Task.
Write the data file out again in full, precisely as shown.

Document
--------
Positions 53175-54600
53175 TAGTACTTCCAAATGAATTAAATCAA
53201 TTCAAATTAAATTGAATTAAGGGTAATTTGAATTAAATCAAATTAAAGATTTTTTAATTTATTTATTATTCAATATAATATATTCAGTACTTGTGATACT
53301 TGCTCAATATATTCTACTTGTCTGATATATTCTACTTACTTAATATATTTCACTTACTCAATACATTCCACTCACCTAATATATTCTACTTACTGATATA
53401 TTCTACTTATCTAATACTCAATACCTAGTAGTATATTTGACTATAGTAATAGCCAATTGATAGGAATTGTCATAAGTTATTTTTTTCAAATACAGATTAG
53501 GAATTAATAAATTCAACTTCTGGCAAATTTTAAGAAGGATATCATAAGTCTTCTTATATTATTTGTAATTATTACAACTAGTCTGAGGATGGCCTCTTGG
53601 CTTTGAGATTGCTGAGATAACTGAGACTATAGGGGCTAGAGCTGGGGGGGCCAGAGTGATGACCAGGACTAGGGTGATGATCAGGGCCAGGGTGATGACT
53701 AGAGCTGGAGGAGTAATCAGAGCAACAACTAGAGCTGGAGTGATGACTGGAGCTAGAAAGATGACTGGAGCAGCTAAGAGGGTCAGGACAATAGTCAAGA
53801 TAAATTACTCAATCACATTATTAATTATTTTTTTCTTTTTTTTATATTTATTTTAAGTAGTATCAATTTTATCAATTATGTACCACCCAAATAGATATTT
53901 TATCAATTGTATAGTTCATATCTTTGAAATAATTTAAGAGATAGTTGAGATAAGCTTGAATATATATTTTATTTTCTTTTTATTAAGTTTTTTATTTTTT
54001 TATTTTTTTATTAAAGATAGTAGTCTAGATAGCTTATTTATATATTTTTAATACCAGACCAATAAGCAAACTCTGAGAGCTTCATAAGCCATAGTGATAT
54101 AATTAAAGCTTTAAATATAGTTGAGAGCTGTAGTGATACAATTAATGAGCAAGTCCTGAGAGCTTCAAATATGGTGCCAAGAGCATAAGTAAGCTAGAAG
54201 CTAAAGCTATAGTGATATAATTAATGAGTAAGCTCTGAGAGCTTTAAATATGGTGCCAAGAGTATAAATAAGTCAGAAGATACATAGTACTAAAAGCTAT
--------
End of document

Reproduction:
Positions 53175-54600
53175 TAGTACTTCCAAATGAATTAAATCAA
53201 TTCAAATTAAATTGAATTAAGGGTAATTTGAATTAAATCAAATTAAAGATTTTTTAATTTATTTATTATTCAATATAATATATTCAGTACTTGTGATACT
53301 TGCTCAATATATTCTACTTGTCTGATATATTCTACTTACTTAATATATTTCACTTACTCAATACATTCCACTCACCTAATATATTCTACTTACTGATATA
53401 TTCTACTTATCTAATACTCAATACCTAGTAGTATATTTGACTATAGTAATAGCCAATTGATAGGAATTGTCATAAGTTATTTTTTTCAAATACAGATTAG
53501 GAATTAATAAATTCAACTTCTGGCAAATTTTAAGAAGGATATCATAAGTCTTCTTATATTATTTGTAATTATTACAACTAGTCTGAGGATGGCCTCTTGG
53601 CTTTGAGATTGCTGAGATAACTGAGACTATAGGGGCTAGAGCTGGGGGGGCCAGAGTGATGACCAGGACTAGGGTGATGATCAGGGCCAGGGTGATGACT
53701 AGAGCTGGAGGAGTAATCAGAGCAACAACTAGAGCTGGAGTGATGACTGGAGCTAGAAAGATGACTGGAGCAGCTAAGAGGGTCAGGACAATAGTCAAGA
53801 TAAATTACTCAATCACATTATTAATTATTTTTTTCTTTTTTTTATATTTATTTTAAGTAGTATCAATTTTATCAATTATGTACCACCCAAATAGATATTT
53901 TATCAATTGTATAGTTCATATCTTTGAAATAATTTAAGAGATAGTTGAGATAAGCTTGAATATATATTTTATTTTCTTTTTATTAAGTTTTTTATTTTTT
54001 TATTTTTTTATTAAAGATAGTAGTCTAGATAGCTTATTTATATATTTTTAATACCAGACCAATAAGCAAACTCTGAGAGCTTCATAAGCCATAGTGATAT
54101 AATTAAAGCTTTAAATATAGTTGAGAGCTGTAGTGATACAATTAATGAGCAAGTCCTGAGAGCTTCAAATATGGTGCCAAGAGCATAAGTAAGCTAGAAG
54201 CTAAAGCTATAGTGATATAATTAATGAGTAAGCTCTGAGAGCTTTAAATATGGTGCCAAGAGTATAAATAAGTCAGAAGATACATAGTACTAAAAGCTAT